The Joint Finance Committee recently finished the public hearing portion of the state budget process.
The committee held four public hearings around the state and heard from hundreds of citizens about what matters most to them.
The next step in the process will be for the committee to vote on each item in the budget. We expect to start that work the second week of April and complete it near the end of May. Before we get to that though, I’d like to give you an overview of the budget in terms of how revenue is generated and where most of it is spent.
The state budget covers the revenue and spending over a two-year period; the fiscal years 2015-16 and 2016-17. Wisconsin’s fiscal year begins July 1. As with a personal budget, the state’s budget lays out how revenue is generated and how much the state expects to bring in from various sources over the two-year period covered by the budget.
The total amount of revenue planned for in the state budget, including general purpose revenue, federal funds, user fees and bond revenue, is $69.9 billion.
Nearly half of the state budget (47 percent) comes from general purpose revenue. This is the money the state collects from the taxes it levies, like income and sales tax.
Nearly 28 percent comes from federal revenue, while 11 percent comes from program revenue, which is collected by specific programs from users in the form of license or inspection fees or tuition.
The last major source of revenue is Segregated Revenue. This is money, like the gas tax, that is required by state law to be deposited in a certain fund. The gas tax, as an example, must be deposited in the transportation fund.
Bonding provides 2.2 percent of the state budget.
More than half, 52 percent, of general purpose revenue comes from individual income tax. Sales and use taxes account for 33 percent of that fund, while corporate income and franchise taxes make up 6.5 percent of it. The rest of general purpose revenue comes from public utilities, excise taxes and insurance companies.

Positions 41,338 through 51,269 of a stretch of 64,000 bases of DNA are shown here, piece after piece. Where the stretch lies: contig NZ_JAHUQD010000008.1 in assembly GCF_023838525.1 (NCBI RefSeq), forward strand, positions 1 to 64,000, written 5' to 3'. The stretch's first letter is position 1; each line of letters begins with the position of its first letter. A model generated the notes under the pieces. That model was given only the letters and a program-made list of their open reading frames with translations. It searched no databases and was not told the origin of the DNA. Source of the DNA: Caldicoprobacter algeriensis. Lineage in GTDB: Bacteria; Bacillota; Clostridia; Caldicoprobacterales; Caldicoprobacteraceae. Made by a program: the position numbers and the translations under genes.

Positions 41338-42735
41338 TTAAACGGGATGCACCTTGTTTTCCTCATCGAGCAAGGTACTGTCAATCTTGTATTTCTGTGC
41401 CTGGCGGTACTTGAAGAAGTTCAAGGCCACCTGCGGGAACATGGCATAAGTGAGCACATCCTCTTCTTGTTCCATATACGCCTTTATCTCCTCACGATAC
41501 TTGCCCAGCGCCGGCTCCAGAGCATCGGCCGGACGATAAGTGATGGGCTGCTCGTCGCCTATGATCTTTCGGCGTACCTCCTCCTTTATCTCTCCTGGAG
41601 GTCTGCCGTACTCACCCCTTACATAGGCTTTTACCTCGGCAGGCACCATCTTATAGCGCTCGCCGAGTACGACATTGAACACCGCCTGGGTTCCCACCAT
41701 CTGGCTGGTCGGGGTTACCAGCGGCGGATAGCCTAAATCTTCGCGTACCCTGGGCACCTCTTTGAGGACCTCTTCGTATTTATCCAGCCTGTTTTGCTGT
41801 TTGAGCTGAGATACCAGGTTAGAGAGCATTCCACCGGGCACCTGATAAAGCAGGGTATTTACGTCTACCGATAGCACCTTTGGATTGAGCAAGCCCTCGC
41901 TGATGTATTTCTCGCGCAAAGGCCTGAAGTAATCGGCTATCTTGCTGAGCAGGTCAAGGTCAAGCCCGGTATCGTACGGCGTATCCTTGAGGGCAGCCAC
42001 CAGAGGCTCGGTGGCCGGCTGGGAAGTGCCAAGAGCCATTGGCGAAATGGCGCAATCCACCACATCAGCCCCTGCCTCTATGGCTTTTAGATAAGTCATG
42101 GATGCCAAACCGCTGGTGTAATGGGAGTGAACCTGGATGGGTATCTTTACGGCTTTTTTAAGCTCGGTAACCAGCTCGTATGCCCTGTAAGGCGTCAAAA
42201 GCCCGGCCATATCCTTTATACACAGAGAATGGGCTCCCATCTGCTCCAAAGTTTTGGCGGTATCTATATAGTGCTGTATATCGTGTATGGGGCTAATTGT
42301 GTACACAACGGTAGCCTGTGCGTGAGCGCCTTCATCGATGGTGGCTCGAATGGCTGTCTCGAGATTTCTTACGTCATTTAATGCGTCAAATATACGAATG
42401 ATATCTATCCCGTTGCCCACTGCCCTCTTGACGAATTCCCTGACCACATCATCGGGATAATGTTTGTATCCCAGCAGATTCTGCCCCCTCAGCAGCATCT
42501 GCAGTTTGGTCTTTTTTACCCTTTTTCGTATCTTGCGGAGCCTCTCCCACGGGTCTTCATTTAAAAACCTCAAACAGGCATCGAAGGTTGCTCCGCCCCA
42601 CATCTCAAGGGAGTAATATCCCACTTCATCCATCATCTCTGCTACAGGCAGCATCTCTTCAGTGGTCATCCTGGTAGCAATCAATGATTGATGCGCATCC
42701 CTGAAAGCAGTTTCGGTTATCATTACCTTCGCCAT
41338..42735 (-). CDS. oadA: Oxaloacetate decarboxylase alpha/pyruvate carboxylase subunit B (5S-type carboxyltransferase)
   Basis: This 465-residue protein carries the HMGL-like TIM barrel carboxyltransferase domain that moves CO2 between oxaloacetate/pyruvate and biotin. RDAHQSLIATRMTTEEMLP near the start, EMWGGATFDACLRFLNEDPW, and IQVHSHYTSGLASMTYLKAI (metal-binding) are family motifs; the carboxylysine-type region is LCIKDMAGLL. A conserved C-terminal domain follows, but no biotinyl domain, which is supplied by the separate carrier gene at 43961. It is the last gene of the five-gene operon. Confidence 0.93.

So, how is that $69.9 billion used? That is the crux of budget debate.
More than 70 percent of the state budget is allocated to two main areas: 42.7 percent covers the costs of Medicaid, including SeniorCare, Family Care and BadgerCare and other programs in the Department of Health Services, as well as the Departments of Children and Families, Justice and Corrections. Just over 31 percent of the budget funds education, including public schools and the University of Wisconsin System.
Rounding out the top five functional areas of spending are environmental resources at 11.1 percent of the budget, shared revenue and tax relief at 7.4 percent and general executive at 4.8 percent. Environmental resources includes the Departments of Natural Resources, Tourism and Transportation. The general executive category accounts for The Departments of Administration, Employee Trust Funds and Revenue, the governor and lieutenant governor, The State Treasurer and the Secretary of State as well as the Government Accountability Board and the State of Wisconsin Investment Board.
During the budget process it’s important to keep these big ticket budgetary items in mind because they account for such a large portion of the budget. I take my role as Joint Finance Committee Vice-Chair very seriously because the state budget is really the time when we lay out what the state’s priorities are and what matters most to us. I can tell you we will remain dedicated to diligently reviewing each budget proposal as we work our way through the Joint Finance Committee process.